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Re: [Qemu-discuss] [Qemu-devel] Native Memory Virtualization in qemu-sys
Re: [Qemu-discuss] [Qemu-devel] Native Memory Virtualization in qemu-system-aarch64
Wed, 18 Jul 2018 18:58:22 +0100
On 18 July 2018 at 02:34, Kevin Loughlin <address@hidden> wrote:
> Under my setup, the CPU's MMU translates from VAs to IPAs, and an external
> memory controller then intercepts all memory transactions and translates
> these IPAs to true PAs. This allows the memory controller to enforce
> physical isolation of environments, and does not expose true PAs to the
> CPU/system software.
Ah, right, "external custom memory controller" makes sense.
> My question is how best to emulate the memory controller given this desired
> setup. I have three primary ideas, and I would love to get feedback on their
> Implement the controller as an IOMMU region. I would be responsible for
> writing the controller's operations to shift and forward the target address
> to the appropriate subregion. Would it be possible to trigger the IOMMU
> region on every access to system_memory? For example, even during QEMU's
> loading process? Or would I only be able to trigger the IOMMU operations on
> access to the subregions that represent my environments? My understanding of
> the IOMMU regions is shaky. Nonetheless, this sounds like the most promising
> approach, assuming I can provide the shifting and forwarding operations and
> hide the PAs from the CPU's TLB as desired.
I would probably go with implementing it as an IOMMU region. We recently
added code to QEMU that allows you to put IOMMUs in the CPU's
memory-access path, so this works now. The example we have of
that at the moment is hw/misc/tz-mpc.c (which is a simple device
which configurably controls access to the thing "downstream" of it
based on a lookup table and whether the access is S or NS).
As you've guessed, the way the IOMMU stuff works is that it gates
access to the things sat behind it: the device has a MemoryRegion
"upstream" which it exposes to the code which creates it, and a
MemoryRegion property "downstream". The creating code (ie the board)
passes in whatever the "downstream" is (likely a container MemoryRegion
with RAM and so on), and maps the "upstream" end into the address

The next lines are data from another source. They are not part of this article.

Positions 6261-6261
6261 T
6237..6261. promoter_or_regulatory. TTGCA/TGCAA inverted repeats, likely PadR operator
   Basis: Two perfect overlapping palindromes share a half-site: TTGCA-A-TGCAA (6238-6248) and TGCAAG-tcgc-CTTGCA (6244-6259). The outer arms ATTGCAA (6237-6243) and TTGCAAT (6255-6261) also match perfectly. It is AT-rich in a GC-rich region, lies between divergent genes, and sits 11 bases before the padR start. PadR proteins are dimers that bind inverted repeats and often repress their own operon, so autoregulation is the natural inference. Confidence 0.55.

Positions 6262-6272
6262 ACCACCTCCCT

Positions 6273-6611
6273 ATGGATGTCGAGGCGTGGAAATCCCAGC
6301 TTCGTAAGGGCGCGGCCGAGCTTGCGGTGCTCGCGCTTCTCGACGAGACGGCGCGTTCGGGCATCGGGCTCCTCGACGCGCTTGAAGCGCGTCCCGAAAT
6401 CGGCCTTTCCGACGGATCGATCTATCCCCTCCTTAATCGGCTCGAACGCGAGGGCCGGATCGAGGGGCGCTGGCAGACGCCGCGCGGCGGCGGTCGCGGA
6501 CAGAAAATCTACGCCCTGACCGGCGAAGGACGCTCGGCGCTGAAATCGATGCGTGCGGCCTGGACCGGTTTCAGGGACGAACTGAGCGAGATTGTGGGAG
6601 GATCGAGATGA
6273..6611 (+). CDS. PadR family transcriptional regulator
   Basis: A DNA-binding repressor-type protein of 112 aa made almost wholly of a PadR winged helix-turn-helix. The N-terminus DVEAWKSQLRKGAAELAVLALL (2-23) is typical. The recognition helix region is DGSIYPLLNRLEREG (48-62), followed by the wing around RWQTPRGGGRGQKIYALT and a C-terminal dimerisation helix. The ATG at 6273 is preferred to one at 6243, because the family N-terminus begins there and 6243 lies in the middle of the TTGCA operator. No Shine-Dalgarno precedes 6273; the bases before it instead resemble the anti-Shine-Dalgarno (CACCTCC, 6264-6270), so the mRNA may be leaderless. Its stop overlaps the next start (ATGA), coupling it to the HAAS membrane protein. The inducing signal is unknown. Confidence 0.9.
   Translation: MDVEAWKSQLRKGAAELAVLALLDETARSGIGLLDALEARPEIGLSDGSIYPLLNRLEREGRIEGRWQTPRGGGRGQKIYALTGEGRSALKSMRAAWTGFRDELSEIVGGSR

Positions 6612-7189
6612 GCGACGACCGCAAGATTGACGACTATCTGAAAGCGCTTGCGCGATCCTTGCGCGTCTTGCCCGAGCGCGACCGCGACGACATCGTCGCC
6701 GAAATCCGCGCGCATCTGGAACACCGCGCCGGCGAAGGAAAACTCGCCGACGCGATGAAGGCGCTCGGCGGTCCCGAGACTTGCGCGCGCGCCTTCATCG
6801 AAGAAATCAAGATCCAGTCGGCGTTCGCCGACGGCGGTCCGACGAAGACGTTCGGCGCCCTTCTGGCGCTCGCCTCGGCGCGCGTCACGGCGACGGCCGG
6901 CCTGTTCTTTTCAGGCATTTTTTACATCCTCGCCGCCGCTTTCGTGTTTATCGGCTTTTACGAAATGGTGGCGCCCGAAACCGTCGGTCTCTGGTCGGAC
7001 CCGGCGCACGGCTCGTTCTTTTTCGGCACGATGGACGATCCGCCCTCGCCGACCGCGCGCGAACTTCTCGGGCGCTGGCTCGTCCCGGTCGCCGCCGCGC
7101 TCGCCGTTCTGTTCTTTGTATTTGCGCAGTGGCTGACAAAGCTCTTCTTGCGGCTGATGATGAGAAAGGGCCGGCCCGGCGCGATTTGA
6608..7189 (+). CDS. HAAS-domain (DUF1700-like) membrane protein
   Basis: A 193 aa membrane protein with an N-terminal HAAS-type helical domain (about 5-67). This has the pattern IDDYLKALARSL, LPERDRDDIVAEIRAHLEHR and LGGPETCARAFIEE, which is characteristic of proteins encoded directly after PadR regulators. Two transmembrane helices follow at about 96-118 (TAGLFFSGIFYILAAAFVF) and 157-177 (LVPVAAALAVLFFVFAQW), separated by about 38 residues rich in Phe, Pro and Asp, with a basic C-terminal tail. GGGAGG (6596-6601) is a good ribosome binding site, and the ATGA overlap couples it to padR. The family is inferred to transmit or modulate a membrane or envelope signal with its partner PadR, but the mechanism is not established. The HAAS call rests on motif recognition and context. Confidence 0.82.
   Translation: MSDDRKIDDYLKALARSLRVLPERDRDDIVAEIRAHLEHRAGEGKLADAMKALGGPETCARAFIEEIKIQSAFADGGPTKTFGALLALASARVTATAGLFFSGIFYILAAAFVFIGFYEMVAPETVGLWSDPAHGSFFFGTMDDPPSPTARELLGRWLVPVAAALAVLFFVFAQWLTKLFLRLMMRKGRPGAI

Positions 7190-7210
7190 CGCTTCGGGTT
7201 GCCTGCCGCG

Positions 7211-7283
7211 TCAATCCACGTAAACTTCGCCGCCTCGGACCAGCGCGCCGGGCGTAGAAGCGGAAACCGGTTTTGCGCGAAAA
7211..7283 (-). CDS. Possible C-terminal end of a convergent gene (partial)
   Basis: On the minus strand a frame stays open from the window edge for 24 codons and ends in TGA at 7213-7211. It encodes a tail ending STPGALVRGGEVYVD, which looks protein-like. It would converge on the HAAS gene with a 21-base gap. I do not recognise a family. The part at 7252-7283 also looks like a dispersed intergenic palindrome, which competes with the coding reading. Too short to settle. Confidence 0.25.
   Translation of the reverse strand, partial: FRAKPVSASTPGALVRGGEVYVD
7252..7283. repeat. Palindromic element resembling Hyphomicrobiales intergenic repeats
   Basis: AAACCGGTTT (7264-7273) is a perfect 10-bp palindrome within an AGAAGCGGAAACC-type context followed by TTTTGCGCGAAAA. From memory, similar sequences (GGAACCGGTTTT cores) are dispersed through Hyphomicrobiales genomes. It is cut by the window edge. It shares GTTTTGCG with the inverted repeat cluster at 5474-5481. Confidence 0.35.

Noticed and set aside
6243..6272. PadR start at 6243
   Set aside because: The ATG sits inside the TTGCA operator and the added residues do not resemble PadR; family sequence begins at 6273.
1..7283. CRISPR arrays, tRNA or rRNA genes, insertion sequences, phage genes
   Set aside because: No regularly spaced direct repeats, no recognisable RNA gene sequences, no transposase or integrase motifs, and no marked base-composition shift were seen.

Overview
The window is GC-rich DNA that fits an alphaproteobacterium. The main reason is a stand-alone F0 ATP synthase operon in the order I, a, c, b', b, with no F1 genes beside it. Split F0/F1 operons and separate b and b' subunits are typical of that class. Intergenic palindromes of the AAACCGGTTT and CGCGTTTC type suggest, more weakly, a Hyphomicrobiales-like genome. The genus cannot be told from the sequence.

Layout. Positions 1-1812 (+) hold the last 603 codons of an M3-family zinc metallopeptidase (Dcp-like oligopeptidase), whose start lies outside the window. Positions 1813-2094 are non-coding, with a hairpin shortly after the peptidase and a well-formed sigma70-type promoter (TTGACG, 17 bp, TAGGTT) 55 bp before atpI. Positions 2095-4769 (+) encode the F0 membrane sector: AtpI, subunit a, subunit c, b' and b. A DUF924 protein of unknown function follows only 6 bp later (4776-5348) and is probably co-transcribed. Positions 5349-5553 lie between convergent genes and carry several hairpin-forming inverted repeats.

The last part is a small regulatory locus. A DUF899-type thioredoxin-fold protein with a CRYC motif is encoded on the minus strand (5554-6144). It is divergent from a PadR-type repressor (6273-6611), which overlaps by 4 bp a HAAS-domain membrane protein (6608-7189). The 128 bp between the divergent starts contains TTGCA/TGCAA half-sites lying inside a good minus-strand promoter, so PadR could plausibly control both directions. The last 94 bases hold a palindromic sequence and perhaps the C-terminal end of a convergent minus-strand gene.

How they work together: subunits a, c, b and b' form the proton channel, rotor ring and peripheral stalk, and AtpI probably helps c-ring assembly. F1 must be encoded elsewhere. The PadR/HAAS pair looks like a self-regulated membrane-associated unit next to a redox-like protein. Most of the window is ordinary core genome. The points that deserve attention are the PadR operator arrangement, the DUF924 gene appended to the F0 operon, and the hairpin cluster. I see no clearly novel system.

space that the CPU sees. (You would probably have one downstream
for each separate subregion). You could either have the IOMMU
only "in front" of one part of the overall address space, or
in front of the whole of the address space, as you liked.
(Assuming you have some kind of "control register" memory mapped
interface for programming it, it can't be behind itself; that
would be "an interesting topological exercise", to quote nethack.)
What the CPU sees is whatever is in the MemoryRegion passed to it
object_property_set_link(cpuobj, ..., "memory",
The virt board happens to currently use get_system_memory()
for that, but you can use a custom container MemoryRegion if you
> Go into the target/arm code, find every instance of accesses to address
> spaces, and shift the target physical address accordingly. This seems ugly
> and unlikely to work.
That's very fragile, and I don't recommend it.
> Use overlapping subregions with differing priorities, as in done in QEMU's
> TrustZone implementation. However, these priorities would have to change on
> an environment context switch, and I don't know if that would lead to chaos.
You can model things this way too, yes (both by changing priorities, and by
simply enabling/disabling/mapping/unmapping memory regions). The main
advantage that using IOMMU regions gets you are:
* you can do things at a finer granularity, say changing
permissions at a page-by-page level, without creating a
ton of MemoryRegion objects. Swapping MRs in and out would
work if you only wanted to do it for big chunks of space at once
* you can make the choice of what to do based on the memory
transaction attributes (eg secure/nonsecure, user/privileged)
rather than having to provide a single mapping only
If you really do only want to map 4G of RAM in and out at once,
this might be simpler.
Note that for both the IOMMU approach and the MemoryRegion map/unmap
approach, changing the mapping will blow away the emulated CPU's
cached TLB entirely. So if you do it very often you'll see a
performance hit. (In the IOMMU case it might in theory be possible
to get some of that performance back by being cleverer in the core
memory subsystem code so as to only drop the bits of the TLB that
are affected; but if you're remapping all-of-RAM then that probably
covers all the interesting cached TLB entries anyhow.)